By Amy Griffin
The story is heartbreakingly familiar to many Church-insured women: A woman is told by her doctor that she needs birth control because of a serious medical condition. But regardless of the pain, suffering, or dedication, Church insurance will not cover the cost of the necessary treatment.
“After years of suffering, I found out I had uterine polyps,” an anonymous woman wrote on an Instagram petition. “When I woke up from surgery to remove them, the doctor said I had polyps that ‘covered every surface of (my) uterus.’ To prevent further polyps and uterine cancer, the 48-year-old woman would need an IUD – something their insurance would not cover.
“My choice was to spend $1,300 at my doctor’s office, get cancer, or go to Planned Parenthood,” she wrote. “I have to love health insurance that doesn’t offer health care.”
The woman’s story is one of dozens told by the Instagram account @dmba_storiesWhich calls himself a “petition” featuring “hundreds of personal impact stories” submitted by women who “have experienced the pain caused by these exclusions.”
So what exactly is the problem?
For the thousands of women covered by LDS health insurance, there is a gap in what is otherwise considered appropriate: a widespread failure to cover birth control. While the political exclusion is far from new, it is only in the last few months that an organized effort has emerged on social media that has begun to call for changes.
Deseret Mutual Benefit Administrators (DMBA) is an agency established by the Church that provides health insurance to more than 16,000 Church employees, including BYU employees and all students in the university health plan.
DMBA medical plans cover other fertility services, including artificial insemination and in vitro fertilization, but excludes “family planning, including contraception, contraception and/or sterilization procedures” from any coverage unless the insured person meets DMBA’s current medical criteria.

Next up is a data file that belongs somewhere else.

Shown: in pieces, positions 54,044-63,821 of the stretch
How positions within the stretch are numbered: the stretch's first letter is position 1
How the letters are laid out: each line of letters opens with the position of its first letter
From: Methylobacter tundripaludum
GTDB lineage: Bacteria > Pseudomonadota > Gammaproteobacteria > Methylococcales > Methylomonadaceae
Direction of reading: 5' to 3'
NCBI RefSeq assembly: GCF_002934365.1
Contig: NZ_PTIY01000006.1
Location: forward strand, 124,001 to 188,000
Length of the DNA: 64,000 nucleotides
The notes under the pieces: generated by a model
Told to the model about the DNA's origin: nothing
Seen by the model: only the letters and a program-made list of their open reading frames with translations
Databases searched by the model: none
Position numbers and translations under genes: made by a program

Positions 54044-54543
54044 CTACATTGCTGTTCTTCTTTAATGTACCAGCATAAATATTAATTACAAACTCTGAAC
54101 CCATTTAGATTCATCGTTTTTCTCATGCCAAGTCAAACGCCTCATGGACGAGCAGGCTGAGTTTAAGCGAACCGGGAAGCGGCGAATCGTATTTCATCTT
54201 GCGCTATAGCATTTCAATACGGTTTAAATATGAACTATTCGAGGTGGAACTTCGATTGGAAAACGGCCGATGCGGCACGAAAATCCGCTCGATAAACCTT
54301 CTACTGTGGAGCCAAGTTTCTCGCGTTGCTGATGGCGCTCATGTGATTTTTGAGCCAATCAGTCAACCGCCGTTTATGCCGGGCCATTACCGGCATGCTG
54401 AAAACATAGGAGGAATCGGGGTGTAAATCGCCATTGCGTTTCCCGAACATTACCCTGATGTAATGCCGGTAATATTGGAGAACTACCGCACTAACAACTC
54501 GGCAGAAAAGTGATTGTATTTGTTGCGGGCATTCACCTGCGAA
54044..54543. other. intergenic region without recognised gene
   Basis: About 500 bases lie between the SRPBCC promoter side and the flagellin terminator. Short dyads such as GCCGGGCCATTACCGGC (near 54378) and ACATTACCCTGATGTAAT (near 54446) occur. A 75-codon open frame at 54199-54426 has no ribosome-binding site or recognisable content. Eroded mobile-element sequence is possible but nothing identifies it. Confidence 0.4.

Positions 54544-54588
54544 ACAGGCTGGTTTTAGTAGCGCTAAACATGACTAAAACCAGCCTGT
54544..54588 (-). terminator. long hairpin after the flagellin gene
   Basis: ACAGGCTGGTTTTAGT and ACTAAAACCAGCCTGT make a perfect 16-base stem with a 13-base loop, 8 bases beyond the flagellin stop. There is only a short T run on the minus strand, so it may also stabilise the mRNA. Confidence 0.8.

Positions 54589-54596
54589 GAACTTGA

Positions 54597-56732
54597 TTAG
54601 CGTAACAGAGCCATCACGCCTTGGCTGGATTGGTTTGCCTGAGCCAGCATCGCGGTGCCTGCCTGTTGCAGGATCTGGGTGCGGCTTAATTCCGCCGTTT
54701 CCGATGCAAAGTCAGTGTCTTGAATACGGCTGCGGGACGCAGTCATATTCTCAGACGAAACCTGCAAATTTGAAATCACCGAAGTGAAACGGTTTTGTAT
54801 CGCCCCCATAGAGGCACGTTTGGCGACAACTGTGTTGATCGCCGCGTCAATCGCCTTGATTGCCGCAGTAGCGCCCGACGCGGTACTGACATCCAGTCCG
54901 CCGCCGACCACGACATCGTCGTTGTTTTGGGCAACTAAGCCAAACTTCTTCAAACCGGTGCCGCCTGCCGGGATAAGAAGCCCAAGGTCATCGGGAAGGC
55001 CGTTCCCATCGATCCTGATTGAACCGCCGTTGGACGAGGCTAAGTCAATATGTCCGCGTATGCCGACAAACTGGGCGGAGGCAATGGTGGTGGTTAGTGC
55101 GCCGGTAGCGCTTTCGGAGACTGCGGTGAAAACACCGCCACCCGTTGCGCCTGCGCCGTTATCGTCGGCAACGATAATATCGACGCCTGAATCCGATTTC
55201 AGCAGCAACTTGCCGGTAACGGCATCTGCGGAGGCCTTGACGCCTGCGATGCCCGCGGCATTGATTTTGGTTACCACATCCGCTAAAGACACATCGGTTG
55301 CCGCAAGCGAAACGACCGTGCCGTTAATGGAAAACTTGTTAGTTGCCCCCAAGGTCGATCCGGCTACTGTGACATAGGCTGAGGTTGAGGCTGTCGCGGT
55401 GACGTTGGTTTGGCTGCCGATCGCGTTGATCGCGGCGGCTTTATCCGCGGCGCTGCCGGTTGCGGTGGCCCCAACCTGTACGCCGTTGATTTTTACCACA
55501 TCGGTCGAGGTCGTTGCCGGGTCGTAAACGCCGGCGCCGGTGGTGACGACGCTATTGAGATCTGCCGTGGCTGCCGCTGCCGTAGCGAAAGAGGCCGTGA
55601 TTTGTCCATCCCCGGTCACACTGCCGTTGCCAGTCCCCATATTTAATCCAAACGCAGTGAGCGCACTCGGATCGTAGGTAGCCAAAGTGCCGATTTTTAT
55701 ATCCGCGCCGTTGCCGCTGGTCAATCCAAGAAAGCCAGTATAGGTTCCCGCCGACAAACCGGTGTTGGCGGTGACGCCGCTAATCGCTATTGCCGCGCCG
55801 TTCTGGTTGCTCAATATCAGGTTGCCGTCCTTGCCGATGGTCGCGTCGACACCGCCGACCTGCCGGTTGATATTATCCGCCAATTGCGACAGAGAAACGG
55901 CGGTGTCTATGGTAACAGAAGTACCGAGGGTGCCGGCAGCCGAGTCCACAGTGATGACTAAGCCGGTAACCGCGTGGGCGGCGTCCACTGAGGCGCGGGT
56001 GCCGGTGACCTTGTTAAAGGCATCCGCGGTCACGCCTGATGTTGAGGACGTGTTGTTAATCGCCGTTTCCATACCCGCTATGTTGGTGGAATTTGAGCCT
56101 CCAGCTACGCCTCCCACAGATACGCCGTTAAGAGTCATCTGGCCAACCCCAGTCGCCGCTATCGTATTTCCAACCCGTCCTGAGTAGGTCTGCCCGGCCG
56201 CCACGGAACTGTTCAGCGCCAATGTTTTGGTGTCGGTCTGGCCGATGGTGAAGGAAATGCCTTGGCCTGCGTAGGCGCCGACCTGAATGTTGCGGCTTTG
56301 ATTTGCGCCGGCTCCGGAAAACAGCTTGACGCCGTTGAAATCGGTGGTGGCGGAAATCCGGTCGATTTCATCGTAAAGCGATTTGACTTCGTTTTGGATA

However, what these medical criteria consist of is unclear.
The conditions that would qualify a person for contraception are not found in the DMBA declarations of performance or other documentation. Multiple calls to DMBA and Magellan Health, the company it contracts with to manage prescriptions, found no representative who could provide criteria DMBA nurses use to determine who to accept pre-approvals for and who to deny.
In fact, Magellan said most birth control services are covered, and proved it by filing an oral contraceptive test claim on behalf of a caller. This claim was approved even though it went against DMBA’s policy – because DMBA never saw it.
This means that DMBA, which processes prescriptions before they are sent to Magellan, prevents most contraceptive prescriptions from ever reaching Magellan’s approval system. A DMBA representative said her agency’s nurses “review” medical necessity claims for pre-authorizations from physicians to determine if the conditions “are within guidelines,” but would not provide the patient with information about what those guidelines consist of.
If the @dmba_stories account is any indication, many claims of birth control as a treatment for serious medical conditions are nevertheless rejected at the doctor’s sincere urging, per “policy” at DMBA without ever being sent to Magellan for approval.
People whose experiences have been published on @dmba_stories claim that DMBA’s nurses and administrators – who have never examined the patient themselves – are committed to treating patients with endometriosis, repeated ectopic pregnancies and dangerous miscarriages, severe postpartum depression, cancer risk and even persistence have denied a doctor that a future pregnancy would result in death.
The Affordable Care Act, popularly known as Obamacare, requires health insurers to pay for contraceptives. DMBA’s exclusionary policy is legal in part because of a landmark 2014 Supreme Court case. Burwell vs. Hobby Lobbyin which the court ruled that under the Religious Freedom Restoration Act, employers are not required to adopt birth control if it conflicts with the company’s religious values.